Pretty good (and pretty frickin hard) shmup by Rockin’ Android (whose games I’ve enjoyed in the past). Pick either Laser Mech or Sword Mech and rip through hordes of enemy ships… but you better get them all, because any baddies that manage to fly off screen will damage your mothership, bringing you closer to death. Not only that, but you’re required to use your (unlimited) speed boost to blaze past the scraps of the defeated in order to get to the level bosses in time. Fail at these tasks and you die. You only have one life.
So CloudPhobia is a stressful game, to say the least. From what I can tell there are no powerups and only tiny health restorations between levels to aid you along your way. If you don’t have the ability to handle multiple tasks at once and at laser-fast speed, this game will destroy you. And shmup fans wouldn’t have it any other way.
Wimp: Who Stole My Pants?
This would be a basic and forgettable platformer if not for one key difference: the controls are deliberately stifling, stiff, and mushier than a 1990s Street Fighter II ripoff. Are you used to platformers where you can make your avatar soar through the air and perform incredible acrobatics to get the MacGuffin? Well, in this game you are instead constrained by a lump of jelly that prohibits even walking uphill. Jumping is an excruciating exercise with more flailing around than the Hundred Years’ War and more drops into acid than Woodstock. You can attempt to acquire momentum in order to increase your distance, but you all too frequently end up stuck to the side of a cliff you were attempting to scale and falling into neon pits.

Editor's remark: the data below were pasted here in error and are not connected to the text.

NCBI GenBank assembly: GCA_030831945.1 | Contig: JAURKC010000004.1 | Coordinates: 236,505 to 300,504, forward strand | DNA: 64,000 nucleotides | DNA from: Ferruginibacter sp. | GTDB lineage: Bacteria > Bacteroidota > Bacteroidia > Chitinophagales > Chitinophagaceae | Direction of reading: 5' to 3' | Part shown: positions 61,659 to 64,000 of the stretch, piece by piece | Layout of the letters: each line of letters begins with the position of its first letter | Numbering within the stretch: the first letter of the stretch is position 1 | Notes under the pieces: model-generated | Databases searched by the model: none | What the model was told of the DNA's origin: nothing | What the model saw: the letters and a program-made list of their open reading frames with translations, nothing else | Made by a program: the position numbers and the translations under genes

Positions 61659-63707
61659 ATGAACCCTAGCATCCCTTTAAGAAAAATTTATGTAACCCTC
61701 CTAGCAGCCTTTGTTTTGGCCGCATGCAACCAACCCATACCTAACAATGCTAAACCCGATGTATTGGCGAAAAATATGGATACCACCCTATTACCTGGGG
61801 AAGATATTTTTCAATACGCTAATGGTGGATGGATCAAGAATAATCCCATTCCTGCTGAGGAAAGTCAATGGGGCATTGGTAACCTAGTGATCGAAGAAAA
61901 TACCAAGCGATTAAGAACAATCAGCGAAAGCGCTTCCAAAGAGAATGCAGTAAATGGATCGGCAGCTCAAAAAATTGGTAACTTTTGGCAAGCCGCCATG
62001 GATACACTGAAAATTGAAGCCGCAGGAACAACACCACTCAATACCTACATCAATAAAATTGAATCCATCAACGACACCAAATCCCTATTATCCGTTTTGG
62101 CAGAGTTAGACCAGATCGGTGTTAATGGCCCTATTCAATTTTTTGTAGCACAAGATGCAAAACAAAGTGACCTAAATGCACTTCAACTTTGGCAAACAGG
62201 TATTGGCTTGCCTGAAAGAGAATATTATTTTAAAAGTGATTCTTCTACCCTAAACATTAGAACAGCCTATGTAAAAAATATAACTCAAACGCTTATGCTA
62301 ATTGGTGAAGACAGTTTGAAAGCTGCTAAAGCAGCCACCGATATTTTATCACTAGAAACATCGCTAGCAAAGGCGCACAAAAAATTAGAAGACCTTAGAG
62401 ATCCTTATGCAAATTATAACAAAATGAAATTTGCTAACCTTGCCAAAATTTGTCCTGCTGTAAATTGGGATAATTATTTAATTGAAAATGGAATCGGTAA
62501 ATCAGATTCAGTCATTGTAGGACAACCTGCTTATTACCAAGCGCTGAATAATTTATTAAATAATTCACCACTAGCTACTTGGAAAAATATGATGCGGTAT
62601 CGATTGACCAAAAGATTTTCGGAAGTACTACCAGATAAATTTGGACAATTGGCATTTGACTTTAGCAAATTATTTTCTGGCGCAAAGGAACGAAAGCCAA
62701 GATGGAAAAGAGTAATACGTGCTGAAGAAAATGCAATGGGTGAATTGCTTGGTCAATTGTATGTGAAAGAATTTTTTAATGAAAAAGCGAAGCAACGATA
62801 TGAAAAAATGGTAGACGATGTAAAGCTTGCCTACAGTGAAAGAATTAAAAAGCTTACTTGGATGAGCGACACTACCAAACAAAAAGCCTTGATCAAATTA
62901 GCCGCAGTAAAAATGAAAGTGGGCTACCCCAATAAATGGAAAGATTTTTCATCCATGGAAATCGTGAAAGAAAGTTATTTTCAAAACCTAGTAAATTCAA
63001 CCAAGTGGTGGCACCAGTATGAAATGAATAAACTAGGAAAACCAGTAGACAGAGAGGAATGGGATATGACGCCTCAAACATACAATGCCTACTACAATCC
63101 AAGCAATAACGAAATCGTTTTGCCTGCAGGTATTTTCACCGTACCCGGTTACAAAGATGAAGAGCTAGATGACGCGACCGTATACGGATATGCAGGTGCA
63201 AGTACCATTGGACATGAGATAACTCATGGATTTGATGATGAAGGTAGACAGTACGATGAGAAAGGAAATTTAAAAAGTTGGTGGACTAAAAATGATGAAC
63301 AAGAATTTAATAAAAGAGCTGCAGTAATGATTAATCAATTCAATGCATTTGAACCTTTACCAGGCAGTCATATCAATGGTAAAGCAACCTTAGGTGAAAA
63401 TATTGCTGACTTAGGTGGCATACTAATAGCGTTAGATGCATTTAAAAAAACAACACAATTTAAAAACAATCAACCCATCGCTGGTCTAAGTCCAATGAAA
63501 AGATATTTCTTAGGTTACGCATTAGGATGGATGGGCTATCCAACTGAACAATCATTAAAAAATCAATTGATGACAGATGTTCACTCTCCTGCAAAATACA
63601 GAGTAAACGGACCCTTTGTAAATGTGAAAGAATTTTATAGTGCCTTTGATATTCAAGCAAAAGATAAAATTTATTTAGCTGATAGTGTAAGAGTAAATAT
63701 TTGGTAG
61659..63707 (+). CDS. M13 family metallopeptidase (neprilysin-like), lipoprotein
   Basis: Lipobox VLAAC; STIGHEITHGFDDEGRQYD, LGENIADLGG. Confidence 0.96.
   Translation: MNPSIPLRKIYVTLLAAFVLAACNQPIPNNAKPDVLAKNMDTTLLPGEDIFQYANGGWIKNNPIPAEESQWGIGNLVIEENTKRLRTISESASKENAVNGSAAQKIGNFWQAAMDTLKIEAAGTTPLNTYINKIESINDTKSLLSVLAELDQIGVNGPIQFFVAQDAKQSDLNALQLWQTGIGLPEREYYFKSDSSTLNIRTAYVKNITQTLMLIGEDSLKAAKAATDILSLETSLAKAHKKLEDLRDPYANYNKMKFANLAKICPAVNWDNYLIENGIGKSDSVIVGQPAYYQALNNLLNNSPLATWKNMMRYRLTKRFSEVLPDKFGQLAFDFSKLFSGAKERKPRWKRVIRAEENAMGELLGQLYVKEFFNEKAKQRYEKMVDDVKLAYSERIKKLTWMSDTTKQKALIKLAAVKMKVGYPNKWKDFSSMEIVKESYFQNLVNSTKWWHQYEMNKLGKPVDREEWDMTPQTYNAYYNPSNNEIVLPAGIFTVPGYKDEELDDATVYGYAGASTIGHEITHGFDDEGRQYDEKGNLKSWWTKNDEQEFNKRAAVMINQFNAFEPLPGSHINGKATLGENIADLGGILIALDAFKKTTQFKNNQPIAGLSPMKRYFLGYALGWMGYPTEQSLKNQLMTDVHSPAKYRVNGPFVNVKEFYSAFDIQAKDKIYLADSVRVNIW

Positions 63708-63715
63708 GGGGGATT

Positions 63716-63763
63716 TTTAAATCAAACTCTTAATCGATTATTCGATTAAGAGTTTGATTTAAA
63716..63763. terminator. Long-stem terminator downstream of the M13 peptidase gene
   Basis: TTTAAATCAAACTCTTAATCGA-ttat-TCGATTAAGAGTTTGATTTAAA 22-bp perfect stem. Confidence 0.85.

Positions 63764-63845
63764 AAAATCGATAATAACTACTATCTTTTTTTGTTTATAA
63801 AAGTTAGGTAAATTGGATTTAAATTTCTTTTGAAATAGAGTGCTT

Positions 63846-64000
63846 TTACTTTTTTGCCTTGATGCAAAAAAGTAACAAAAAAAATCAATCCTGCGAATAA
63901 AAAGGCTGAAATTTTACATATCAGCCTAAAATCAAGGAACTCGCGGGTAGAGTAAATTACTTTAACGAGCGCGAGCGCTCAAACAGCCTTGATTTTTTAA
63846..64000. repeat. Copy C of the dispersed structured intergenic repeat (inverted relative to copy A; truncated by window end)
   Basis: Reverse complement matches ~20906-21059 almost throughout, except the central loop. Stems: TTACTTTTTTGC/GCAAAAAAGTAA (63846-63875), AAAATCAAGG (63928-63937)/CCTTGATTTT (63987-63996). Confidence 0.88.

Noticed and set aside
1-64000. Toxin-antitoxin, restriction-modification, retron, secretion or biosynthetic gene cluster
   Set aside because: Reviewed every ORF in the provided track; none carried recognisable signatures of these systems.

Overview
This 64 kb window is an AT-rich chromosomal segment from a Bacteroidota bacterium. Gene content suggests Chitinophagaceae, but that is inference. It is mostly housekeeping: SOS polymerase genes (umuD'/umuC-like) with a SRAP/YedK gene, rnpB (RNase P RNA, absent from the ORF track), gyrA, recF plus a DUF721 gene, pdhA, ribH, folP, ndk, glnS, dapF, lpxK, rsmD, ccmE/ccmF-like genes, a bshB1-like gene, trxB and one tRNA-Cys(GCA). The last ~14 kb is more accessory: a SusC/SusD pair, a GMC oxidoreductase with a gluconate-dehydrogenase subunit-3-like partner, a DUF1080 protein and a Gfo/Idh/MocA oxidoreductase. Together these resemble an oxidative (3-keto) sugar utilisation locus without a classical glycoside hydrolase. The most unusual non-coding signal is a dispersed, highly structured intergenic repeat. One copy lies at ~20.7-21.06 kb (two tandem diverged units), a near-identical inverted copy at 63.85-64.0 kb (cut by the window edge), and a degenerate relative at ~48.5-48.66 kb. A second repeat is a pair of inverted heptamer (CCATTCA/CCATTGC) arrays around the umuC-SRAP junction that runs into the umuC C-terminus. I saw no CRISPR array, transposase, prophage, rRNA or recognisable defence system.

However, the stages are not as difficult as the harsh controls might make them seem. They are simple endeavors that require only a bit of forethought and there are frequent checkpoints scattered within the short levels. Perhaps it was inspired by the likes of Bionic Commando, another game that restrains the player in order to force them to act within pre-determined restricted movements. Unfortunately, I found Wimp: Who Stole My Pants? to be competent but as unfulfilling as its own childish attempts at humor. The controls made the game frustrating rather than getting me to think outside of my usual platforming parameters. Not a bad game, but a mediocre game with an unnecessary gimmick that fails to stand out from the pack.
6180 the moon
A minimalist platformer in which you control an orb that jumps over spikes while soothing piano music lulls your eardrums to sleep. That might sound like every flash game you’ve played in the past decade, but 6180 the moon has something a little bit (and only a little bit) different: your orb shifts around the top and bottom of the screen like an addled tourist through Planescape‘s city of Sigil.
Wrapping my puny grey matter around the wrapping-around element of 6180 the moon made this game more challenging for me than it probably is for most other players. The levels are basic and straightforward and a bit too easy, but I played the game to its conclusion in one sitting without remembering that I was reviewing the game for the internet. It’s not just engrossing to play; this game is so aesthetically pleasing that it didn’t even occur to me that it was in monochrome until I posted the screenshot above.
The game has a story that you should ignore, but the gameplay is above par. There’s no reason why this couldn’t have been on Kongregate or Newgrounds or something and won all sorts of pretentious indie game awards. I enjoyed it, though. It’s a lot better than Wimp.
This was a good bundle. Not a single stinker in the bunch. You should get off Minecraft for a while and play this collection of real games for cool dudes.